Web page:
– Tire iron or lug wrench

2. Raise the Vehicle:
– Park your car on a level surface, put it in park or first gear, and engage the parking brake.
– Use a floor jack, jack stands, or ramps to safely raise your vehicle off the ground.

3. Remove the Wheel:
– Use a tire iron or lug wrench to loosen the lug nuts on the wheel corresponding to the faulty TPMS sensor.
– Once the lug nuts have been loosened, carefully remove the wheel from the vehicle.

4. Locate the TPMS Sensor:
– The TPMS sensor is located on the backside of the valve stem. You may need to partially deflate the tire and carefully push the sidewall aside to see and access the sensor.

5. Remove the Faulty Sensor:
– Using the correct TPMS tool, unscrew and remove the sensor from the valve stem while keeping the sensor’s orientation in mind.

6. Install the New TPMS Sensor:
– Place the new sensor in the same orientation as the old sensor and screw it into the valve stem using the TPMS tool.
– Be sure to torque the sensor to the manufacturer’s specifications by using a torque wrench.

7. Inflate the Tire:
– Inflate the tire to the manufacturer’s recommended tire pressure, which can be found on the tire placard located on the driver’s side door jamb, fuel filler door, or owner’s manual.

8. Reinstall the Wheel:
– Place the wheel back onto the vehicle and tighten the lug nuts with the tire iron or lug wrench.

9. Lower the Vehicle:
– Carefully lower the vehicle back onto the ground by using the floor jack, jack stands, or ramps.

10. Reset the TPMS System:
– Plug your TPMS tool or OBD-II scanner into the diagnostics port and follow the instructions to reset the TPMS system.
– Once the TPMS system is reset, the warning light should turn off.

Pros and Cons

Pros of Replacing a Faulty TPMS Sensor:
– Improved safety: Properly inflated tires help maintain optimal vehicle handling, reduce braking distance, and prevent tire blowouts.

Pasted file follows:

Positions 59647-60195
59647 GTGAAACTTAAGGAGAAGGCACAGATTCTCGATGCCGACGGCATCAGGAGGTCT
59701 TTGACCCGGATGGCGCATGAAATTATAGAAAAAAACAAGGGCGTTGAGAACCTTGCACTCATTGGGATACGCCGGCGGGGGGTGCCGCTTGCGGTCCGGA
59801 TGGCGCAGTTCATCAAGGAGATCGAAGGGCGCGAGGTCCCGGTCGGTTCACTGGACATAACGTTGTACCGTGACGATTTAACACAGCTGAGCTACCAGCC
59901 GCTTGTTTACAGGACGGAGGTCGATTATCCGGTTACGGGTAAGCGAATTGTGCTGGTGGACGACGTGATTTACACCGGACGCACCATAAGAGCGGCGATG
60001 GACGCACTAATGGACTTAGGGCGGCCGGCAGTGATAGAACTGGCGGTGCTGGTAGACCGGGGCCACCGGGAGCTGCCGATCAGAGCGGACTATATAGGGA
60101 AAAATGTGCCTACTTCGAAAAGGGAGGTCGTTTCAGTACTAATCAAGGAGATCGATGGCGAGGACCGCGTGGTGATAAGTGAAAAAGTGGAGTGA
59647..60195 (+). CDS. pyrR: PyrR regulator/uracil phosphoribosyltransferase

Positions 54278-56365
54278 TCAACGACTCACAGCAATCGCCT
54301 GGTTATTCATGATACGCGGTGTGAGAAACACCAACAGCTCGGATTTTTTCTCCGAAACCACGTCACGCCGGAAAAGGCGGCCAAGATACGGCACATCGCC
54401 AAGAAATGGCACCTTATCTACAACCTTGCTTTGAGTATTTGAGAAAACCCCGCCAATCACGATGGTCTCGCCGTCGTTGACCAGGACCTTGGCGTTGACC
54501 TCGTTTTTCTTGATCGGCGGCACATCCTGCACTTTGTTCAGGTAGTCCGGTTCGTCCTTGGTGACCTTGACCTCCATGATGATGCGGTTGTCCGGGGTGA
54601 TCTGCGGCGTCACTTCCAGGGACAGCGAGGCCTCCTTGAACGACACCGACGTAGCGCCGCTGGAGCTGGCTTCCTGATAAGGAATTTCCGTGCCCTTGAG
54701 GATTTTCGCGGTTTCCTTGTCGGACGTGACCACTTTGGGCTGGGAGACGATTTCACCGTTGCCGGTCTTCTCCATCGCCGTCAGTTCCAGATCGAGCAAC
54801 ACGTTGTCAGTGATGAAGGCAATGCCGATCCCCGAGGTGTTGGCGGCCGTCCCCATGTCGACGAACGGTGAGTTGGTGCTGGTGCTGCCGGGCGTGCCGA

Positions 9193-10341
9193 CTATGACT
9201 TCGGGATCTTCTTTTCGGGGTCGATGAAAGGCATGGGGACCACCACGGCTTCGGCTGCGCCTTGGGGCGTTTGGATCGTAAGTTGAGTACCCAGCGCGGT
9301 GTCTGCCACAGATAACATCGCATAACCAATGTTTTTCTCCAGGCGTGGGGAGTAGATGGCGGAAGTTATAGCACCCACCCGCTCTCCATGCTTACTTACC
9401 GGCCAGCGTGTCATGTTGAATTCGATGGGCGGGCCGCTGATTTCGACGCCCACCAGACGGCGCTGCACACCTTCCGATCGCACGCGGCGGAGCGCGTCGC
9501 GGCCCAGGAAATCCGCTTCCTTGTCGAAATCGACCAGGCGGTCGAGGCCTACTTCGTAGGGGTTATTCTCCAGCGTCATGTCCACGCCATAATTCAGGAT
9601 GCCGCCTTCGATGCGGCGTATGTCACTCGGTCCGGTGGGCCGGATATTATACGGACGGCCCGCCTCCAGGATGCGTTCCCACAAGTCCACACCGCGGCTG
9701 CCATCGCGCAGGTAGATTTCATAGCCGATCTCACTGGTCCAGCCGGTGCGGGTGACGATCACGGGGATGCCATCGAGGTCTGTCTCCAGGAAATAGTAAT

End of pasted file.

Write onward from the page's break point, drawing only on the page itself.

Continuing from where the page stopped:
– Enhanced fuel efficiency: Correct tire pressure contributes to better fuel consumption, lowering your fuel costs over time.
– Prolonged tire life: Maintaining the right tire pressure can lead to even tire wear, resulting in a longer tire lifespan.

Cons of Replacing a Faulty TPMS Sensor:
– Cost: Purchasing a new TPMS sensor, along with any tools or equipment needed for the replacement, may be an upfront expense.
– Time-consuming: The process of replacing a TPMS sensor can take time, especially if you are not well-versed in automotive repairs.


Q1: How long do TPMS sensors typically last?
A: TPMS sensors usually have a lifespan of approximately 5 to 10 years, but this can vary depending on factors such as weather conditions, temperature changes, and corrosion.

Q2: Can I replace only one TPMS sensor, or do I need to replace all four sensors?
A: You can replace a single faulty TPMS sensor without replacing the others. However, if multiple sensors are showing signs of failure simultaneously, consider replacing all four.

Q3: Does a TPMS sensor replacement require new valve stem attachments or accessories?
A: It depends on the specific TPMS sensor design. Some sensors come with a new valve stem, while others may require the purchase of separate valve stem attachments or accessories.


Maintaining a functional TPMS system is essential for optimal vehicle performance, safety, and longevity. Replacing a faulty TPMS sensor as soon as it has been identified can help you avoid potential dangers and ensure your car’s tires remain correctly inflated. With the provided step-by-step guide, you’ll have the knowledge to replace your faulty TPMS sensor, but if you’re unsure or uncomfortable with the process, always consult a professional mechanic.